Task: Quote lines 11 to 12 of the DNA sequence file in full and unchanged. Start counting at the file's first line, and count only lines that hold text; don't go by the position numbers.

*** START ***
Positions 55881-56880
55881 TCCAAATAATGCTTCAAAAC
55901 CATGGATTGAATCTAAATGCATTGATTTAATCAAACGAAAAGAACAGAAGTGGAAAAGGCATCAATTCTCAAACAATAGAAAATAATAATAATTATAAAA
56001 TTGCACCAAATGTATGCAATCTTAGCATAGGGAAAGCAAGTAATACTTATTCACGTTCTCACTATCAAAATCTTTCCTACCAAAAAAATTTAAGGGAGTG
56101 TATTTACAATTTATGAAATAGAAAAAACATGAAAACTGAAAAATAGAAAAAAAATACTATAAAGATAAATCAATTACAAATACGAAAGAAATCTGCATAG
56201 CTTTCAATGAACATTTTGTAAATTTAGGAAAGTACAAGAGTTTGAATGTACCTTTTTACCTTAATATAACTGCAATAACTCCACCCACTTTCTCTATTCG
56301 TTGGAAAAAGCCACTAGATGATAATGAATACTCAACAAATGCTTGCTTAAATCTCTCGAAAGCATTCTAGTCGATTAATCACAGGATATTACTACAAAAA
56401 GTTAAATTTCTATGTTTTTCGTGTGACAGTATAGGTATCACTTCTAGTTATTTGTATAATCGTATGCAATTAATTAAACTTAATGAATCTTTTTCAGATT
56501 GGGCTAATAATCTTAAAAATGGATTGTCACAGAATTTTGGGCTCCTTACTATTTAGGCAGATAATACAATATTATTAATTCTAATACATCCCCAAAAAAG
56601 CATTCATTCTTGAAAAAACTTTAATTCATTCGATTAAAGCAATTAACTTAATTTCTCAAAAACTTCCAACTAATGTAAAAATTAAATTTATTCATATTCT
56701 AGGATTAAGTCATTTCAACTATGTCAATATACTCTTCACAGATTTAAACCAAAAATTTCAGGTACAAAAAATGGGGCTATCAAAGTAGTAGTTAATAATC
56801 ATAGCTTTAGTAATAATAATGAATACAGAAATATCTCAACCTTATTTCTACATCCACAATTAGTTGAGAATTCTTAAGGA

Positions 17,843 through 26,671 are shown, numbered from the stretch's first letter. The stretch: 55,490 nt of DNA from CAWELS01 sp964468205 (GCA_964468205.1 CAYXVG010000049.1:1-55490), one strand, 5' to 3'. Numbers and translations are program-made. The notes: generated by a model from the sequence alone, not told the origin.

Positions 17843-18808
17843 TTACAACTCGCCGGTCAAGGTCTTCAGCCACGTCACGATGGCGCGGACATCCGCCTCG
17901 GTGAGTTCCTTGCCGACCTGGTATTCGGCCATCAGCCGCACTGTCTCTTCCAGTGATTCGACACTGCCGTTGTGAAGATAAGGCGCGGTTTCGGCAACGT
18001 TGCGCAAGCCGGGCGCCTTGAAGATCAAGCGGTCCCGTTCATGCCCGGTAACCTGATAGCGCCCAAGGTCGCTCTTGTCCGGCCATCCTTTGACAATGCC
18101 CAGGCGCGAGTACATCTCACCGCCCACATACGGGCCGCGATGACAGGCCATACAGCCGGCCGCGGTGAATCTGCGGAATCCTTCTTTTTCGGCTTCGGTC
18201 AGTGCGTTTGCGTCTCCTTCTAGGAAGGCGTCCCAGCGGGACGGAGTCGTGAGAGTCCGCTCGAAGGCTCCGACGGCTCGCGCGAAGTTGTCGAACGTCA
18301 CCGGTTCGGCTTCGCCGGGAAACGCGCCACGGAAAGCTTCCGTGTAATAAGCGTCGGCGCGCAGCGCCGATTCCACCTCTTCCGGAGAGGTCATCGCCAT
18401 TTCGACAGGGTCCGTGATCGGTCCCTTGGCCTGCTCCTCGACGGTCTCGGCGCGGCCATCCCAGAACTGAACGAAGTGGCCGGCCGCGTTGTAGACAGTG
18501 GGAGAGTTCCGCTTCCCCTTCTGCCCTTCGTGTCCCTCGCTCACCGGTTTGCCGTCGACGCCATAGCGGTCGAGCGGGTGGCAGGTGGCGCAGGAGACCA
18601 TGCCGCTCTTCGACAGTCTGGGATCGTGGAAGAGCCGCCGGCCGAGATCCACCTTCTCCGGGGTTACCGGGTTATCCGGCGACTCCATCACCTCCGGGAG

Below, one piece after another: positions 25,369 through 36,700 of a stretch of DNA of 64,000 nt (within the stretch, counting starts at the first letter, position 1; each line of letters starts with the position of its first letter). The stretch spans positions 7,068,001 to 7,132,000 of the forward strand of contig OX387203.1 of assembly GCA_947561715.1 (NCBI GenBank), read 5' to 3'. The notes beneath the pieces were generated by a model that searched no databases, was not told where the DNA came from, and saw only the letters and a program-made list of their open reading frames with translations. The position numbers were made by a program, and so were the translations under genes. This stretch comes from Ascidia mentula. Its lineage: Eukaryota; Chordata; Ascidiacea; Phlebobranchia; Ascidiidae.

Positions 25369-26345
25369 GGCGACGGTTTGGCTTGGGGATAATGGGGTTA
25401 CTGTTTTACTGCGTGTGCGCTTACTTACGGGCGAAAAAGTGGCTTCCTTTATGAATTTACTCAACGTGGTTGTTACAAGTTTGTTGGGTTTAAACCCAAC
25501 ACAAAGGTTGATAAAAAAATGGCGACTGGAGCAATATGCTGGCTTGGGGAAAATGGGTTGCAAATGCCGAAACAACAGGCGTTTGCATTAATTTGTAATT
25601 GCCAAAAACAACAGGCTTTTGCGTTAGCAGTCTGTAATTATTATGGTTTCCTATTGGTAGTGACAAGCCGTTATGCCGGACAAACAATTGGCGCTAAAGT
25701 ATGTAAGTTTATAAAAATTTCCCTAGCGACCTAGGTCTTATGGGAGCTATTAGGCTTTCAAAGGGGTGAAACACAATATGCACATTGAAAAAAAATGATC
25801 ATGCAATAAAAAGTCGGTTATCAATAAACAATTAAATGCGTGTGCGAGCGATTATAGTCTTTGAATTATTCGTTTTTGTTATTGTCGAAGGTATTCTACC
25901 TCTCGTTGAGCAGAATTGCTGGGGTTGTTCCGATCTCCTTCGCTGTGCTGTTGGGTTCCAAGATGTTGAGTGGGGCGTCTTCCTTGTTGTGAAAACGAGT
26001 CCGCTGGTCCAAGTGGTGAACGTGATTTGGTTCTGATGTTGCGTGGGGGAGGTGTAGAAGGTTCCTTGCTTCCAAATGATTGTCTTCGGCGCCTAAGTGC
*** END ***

56701 AGGATTAAGTCATTTCAACTATGTCAATATACTCTTCACAGATTTAAACCAAAAATTTCAGGTACAAAAAATGGGGCTATCAAAGTAGTAGTTAATAATC
56801 ATAGCTTTAGTAATAATAATGAATACAGAAATATCTCAACCTTATTTCTACATCCACAATTAGTTGAGAATTCTTAAGGA